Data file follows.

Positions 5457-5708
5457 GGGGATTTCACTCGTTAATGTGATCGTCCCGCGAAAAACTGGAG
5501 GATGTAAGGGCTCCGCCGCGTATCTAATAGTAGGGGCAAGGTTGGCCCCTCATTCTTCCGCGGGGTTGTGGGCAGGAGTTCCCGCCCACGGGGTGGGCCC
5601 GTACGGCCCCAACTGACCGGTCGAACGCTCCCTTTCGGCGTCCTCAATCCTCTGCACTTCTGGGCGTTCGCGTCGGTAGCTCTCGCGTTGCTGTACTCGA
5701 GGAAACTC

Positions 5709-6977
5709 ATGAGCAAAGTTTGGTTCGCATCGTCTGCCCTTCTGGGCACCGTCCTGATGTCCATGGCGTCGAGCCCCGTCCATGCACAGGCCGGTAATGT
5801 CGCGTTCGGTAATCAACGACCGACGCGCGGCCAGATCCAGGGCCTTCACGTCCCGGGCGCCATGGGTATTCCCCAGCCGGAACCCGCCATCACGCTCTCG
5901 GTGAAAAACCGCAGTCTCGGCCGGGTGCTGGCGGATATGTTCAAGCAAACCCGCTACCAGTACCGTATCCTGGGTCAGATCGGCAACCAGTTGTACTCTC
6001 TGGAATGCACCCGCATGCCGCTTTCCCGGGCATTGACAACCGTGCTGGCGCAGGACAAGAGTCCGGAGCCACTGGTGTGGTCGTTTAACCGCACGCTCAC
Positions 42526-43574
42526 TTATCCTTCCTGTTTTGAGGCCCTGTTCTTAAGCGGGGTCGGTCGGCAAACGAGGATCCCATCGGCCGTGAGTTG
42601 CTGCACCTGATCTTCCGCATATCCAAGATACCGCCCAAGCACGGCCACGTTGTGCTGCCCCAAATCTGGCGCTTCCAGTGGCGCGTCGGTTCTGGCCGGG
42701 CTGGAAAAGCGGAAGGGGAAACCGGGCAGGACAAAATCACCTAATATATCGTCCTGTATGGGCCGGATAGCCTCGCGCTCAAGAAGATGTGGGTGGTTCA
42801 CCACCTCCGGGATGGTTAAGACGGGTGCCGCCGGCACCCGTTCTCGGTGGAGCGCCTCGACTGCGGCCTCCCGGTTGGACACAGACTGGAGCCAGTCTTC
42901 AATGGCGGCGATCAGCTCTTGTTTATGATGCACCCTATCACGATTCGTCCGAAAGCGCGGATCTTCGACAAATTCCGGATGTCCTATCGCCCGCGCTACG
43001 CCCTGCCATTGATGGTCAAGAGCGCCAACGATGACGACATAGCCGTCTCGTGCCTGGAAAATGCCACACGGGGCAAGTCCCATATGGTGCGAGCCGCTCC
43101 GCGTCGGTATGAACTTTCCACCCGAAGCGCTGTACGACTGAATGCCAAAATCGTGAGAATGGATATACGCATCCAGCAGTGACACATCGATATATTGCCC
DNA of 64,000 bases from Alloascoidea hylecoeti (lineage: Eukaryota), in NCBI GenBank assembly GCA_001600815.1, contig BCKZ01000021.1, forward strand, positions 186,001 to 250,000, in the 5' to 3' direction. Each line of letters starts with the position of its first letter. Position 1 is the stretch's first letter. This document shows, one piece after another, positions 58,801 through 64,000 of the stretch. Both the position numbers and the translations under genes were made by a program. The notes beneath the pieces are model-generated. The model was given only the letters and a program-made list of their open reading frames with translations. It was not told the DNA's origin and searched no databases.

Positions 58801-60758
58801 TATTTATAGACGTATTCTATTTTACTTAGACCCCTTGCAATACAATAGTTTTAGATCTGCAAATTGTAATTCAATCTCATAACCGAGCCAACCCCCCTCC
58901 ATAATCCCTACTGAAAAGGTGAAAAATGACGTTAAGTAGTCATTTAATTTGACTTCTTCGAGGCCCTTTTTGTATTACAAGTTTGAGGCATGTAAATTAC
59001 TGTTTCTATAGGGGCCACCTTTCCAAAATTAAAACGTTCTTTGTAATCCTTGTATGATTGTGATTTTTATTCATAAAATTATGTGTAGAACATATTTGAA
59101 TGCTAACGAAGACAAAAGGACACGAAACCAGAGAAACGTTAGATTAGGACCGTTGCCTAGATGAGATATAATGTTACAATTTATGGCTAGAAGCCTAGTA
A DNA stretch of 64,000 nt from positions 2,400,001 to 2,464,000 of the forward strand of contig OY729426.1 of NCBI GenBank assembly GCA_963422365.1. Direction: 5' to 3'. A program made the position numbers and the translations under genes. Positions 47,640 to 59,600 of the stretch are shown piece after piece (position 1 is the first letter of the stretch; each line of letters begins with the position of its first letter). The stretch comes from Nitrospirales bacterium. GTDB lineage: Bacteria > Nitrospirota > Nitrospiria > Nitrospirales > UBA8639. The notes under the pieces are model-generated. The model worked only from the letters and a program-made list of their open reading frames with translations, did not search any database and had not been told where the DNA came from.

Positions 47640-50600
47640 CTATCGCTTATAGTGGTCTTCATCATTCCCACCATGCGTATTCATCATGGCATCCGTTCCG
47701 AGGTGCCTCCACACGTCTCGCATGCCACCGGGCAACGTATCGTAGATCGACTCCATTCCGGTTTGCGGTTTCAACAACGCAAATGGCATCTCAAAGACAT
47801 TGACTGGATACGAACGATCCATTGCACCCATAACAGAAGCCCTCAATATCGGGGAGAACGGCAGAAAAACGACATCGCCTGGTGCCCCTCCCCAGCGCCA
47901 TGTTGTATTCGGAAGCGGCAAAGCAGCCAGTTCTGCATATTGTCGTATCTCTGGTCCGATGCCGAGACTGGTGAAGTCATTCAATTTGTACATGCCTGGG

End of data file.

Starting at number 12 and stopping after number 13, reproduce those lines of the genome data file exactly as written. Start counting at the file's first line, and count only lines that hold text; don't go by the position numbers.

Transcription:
42526 TTATCCTTCCTGTTTTGAGGCCCTGTTCTTAAGCGGGGTCGGTCGGCAAACGAGGATCCCATCGGCCGTGAGTTG
42601 CTGCACCTGATCTTCCGCATATCCAAGATACCGCCCAAGCACGGCCACGTTGTGCTGCCCCAAATCTGGCGCTTCCAGTGGCGCGTCGGTTCTGGCCGGG